What is an ankle sprain?
An ankle sprain is when there is soft tissue damage around the ankle. There are three different types of ankle sprains. A first-degree ankle sprain is when there is damage to a few ligament fibers, while a second-degree ankle sprain is when there is more damage to the ligament and there is swelling. Lastly, a third-degree ankle sprain is when the ligament is ruptured, there is swelling, and the joint could be dislocated.
What causes an ankle sprain?
An eversion injury or an inversion injury causes an ankle sprain. An inversion injury occurs when the ankle twists inwards; this is more common than an eversion injury, which occurs when the ankle twists outwards away from the body. When an inversion injury happens the lateral ligaments are damaged. The calcaneal fibular ligament, which connects the fibula to the calcaneus and the anterior talofibular ligament, which connects the talus to the fibula on the outside of the ankle, are the ligaments that are injured most often. On the other hand, an eversion injury is when there is damage done to the inside of the ankle to the Deltoid ligament. These types of injuries happen most often when athletes “roll” their ankles but can also happen if a person were to walk or run on uneven surfaces.
What is the treatment?
Within the first 48-72 hours a person should rest, ice, use compression, and elevate their ankle. The ice should be on a person’s ankle for about 20 minutes every 2 to 3 hours. Walking should be avoided so the swelling in the ankle can be reduced. If a patient cannot bear weight, they are better treated in a removable walking boot. People with a second-degree sprain will usually use crutches. If an ankle is fractured or a person has a third-degree sprain, they should go to their doctor and get medical advice on how they should proceed with their ankle. Lastly, a patient should do physical therapy to strengthen the muscles around their ankle. To be on the safe side, one should always seek professional medical help with a sprained ankle to make sure they are healing it the correct way.
What is a high ankle sprain?
A high ankle sprain is when there is ligament damage to the joint that is between the tibia and fibula; this joint is called the ankle syndesmosis. The syndesmosis acts as a shock absorber between the tibia and fibula. So a high ankle sprain involves damage to a band of ligament tissue that connects the fibula and tibia called the Interosseous Membrane and damage to other ligaments such as the posterior and anterior Tibio-Fibular ligaments. Another part that can be damaged is the capsule that surrounds the ankle joint. These types of damages will cause bleeding in the tissues, and there will not be much swelling within the ankle, unlike a common ankle sprain. Also a first-degree high ankle sprain is when the interosseous membrane has a few ligament fibers that are damaged, while a second-degree sprain widens the tibio-fibula joint and has more extreme damage to the interosseous membrane. Lastly a third-degree high ankle sprain is when a joint is possibly dislocated and the interosseous ligament is completely ruptured.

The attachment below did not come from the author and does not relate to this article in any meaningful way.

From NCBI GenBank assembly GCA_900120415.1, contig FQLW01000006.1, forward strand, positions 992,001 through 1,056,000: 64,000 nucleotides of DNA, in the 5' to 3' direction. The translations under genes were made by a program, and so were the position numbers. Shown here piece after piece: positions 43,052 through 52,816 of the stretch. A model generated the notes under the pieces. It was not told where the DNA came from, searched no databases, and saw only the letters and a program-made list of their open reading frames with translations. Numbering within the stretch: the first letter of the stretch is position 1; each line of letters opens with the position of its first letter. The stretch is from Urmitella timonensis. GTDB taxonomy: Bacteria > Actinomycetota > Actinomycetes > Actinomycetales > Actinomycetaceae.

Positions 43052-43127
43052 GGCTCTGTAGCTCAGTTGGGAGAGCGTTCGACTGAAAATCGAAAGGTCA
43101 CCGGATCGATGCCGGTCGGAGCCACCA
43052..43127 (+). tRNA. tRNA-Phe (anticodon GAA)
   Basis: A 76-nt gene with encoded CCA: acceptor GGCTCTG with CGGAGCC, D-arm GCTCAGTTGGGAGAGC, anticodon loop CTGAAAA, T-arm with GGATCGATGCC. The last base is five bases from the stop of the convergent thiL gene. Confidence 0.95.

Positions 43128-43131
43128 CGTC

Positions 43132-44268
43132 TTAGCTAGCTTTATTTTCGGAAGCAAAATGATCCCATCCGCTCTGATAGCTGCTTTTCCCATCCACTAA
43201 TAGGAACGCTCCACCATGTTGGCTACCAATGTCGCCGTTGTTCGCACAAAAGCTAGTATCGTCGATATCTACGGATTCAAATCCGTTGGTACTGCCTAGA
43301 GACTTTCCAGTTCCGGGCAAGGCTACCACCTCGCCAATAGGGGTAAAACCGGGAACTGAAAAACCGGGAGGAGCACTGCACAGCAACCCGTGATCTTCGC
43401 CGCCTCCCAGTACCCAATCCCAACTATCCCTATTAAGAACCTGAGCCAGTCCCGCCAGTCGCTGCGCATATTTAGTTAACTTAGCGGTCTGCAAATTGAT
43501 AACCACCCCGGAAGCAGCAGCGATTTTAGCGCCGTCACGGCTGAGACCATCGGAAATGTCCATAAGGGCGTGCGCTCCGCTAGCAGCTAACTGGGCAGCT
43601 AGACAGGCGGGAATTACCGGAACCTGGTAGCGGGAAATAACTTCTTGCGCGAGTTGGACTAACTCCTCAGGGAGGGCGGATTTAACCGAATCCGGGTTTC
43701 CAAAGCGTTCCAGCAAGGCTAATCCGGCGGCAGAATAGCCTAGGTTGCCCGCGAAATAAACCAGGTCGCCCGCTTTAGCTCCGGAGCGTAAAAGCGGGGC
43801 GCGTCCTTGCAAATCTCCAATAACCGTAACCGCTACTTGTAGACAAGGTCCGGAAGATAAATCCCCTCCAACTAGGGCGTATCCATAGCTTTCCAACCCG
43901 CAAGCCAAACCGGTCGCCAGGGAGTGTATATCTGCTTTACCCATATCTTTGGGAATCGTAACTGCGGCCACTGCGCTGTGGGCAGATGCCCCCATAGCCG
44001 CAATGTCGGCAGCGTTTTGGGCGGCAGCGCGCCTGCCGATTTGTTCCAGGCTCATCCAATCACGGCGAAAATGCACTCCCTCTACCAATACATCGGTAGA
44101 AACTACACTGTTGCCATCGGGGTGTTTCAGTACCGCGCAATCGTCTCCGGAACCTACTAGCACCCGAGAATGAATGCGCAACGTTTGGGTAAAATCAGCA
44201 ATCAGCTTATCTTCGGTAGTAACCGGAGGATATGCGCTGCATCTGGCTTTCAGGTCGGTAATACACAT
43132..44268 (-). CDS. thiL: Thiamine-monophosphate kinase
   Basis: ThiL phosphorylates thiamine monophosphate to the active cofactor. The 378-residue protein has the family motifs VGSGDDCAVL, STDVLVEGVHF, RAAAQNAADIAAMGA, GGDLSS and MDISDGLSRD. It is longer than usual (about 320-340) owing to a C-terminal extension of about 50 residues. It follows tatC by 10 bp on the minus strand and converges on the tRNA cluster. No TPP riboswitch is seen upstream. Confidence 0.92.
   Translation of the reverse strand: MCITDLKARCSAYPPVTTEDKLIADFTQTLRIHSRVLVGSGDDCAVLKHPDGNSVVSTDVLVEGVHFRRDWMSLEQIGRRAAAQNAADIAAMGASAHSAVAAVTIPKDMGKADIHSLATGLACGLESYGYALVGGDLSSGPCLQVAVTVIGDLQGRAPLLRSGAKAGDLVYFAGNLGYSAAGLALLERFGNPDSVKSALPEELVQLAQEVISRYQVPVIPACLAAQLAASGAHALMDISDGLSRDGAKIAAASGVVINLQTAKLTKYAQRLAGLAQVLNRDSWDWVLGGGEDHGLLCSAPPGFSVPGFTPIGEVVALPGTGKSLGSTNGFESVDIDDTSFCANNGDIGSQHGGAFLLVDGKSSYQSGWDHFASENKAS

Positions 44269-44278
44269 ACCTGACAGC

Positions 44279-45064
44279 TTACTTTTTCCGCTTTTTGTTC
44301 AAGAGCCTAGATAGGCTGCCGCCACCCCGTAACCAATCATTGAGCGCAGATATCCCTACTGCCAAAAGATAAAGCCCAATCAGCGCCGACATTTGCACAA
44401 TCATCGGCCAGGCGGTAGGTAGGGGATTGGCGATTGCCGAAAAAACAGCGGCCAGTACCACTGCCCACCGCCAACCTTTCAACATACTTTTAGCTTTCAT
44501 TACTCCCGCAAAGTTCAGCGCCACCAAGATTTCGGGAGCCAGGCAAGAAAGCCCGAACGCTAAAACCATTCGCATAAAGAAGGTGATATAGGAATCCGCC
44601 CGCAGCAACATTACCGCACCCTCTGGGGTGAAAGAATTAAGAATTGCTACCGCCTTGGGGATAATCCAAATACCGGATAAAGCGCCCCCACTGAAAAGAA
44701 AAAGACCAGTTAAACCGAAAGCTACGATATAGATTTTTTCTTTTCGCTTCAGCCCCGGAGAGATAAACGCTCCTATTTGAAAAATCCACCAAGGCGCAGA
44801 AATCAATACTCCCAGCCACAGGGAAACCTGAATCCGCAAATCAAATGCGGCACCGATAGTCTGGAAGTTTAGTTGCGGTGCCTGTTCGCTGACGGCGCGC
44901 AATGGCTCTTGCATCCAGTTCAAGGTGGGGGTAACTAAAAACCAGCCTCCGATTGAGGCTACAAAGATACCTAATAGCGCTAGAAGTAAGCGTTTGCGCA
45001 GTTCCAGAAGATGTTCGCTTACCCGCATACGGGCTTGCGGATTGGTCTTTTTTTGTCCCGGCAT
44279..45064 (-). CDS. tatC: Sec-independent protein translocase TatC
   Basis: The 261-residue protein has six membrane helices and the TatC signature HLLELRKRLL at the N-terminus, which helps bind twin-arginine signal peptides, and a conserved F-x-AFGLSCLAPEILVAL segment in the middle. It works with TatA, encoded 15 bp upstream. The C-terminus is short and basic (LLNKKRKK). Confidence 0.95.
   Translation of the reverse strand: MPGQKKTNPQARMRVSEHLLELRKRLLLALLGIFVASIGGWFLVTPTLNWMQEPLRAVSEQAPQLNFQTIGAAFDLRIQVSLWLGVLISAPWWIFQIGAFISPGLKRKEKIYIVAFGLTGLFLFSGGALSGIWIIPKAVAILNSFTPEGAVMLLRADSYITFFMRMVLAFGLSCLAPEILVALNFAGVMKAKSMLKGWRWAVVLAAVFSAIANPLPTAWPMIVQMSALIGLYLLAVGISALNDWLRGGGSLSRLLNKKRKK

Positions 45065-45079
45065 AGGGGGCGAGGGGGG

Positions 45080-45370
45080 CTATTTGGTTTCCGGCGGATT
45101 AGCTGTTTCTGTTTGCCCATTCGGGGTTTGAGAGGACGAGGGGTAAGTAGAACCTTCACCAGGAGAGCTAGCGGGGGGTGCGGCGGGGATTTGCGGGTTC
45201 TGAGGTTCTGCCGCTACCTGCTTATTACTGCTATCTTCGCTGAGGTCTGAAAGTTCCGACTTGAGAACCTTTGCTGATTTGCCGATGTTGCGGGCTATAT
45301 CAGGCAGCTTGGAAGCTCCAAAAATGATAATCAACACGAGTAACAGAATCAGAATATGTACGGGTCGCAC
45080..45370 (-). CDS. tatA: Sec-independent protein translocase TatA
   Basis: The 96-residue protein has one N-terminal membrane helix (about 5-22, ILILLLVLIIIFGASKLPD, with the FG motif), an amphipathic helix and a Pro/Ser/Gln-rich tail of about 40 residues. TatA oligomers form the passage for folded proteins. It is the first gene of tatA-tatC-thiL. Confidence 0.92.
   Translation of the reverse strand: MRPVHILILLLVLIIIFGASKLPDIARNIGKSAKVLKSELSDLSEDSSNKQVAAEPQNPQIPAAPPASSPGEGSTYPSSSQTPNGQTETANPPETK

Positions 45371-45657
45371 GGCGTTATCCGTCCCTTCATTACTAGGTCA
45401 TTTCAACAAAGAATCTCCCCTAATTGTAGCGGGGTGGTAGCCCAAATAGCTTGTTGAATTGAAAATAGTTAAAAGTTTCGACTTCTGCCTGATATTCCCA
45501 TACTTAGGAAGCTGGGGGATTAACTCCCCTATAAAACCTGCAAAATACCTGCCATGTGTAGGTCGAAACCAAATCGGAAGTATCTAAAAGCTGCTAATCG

What causes a high ankle sprain?
High ankle sprains are caused when people have twisting injuries, which most commonly come from playing sports that have a lot of cutting and contact involved. For example, football is a high impact sport with a lot of cutting and contact involved that can cause a lot of high ankle sprains. These twisting injuries are caused by an extreme ankle dorsiflexion and an external rotation of the shin.
What is the treatment?
When this type of sprain first happens, a person should follow the same protocol as you do when you have a regular sprained ankle: rest, ice, use compression, and elevate their ankle. The amount of rest a person needs tends to be longer than a person who has a common ankle sprain. A person who has a third-degree ankle syndesmosis injury will need to have surgery to put their tibia and fibula back into place. So in this case in order for the ligament to heal a screw might need to be placed between the fibula and tibia to hold the bones in the correct positions. Again this step would be taken if the ligament were severely sprained. In most cases, the ankle can be healed without surgery by giving it rest, following the advice of your doctor, and eventually by doing physical therapy to strengthen the muscles around the ankle once you can bear weight on your ankle.Not sure which type of ankle sprain you have? See an Orthopedic Foot & Ankle Specialist Today! Same Day Appointments Available. Click the button below3 to request an appointment with an OrthoNeuro physician today!
"Ankle Sprain." American Orthopaedic Foot and Ankle Society. N.p., 2017. Web. 18 June 2017. <http://www.aofas.org/footcaremd/conditions/ailments-of-the-ankle/Pages/Ankle-Sprain-.aspx>.
Chehab, Eric. "The "High Ankle Sprain": What's the Difference?" HSS. N.p., n.d. Web. 18 June 2017. <https://www.hss.edu/conditions_high-ankle-sprain-whats-different.asp>.
"High Ankle Sprain in Depth AKA: Syndesmosis Sprain." PhysioRoom.com. N.p., 2017. Web. 19 June 2017. http://www.physioroom.com/injuries/ankle_and_foot/high_ankle_sprain_full.php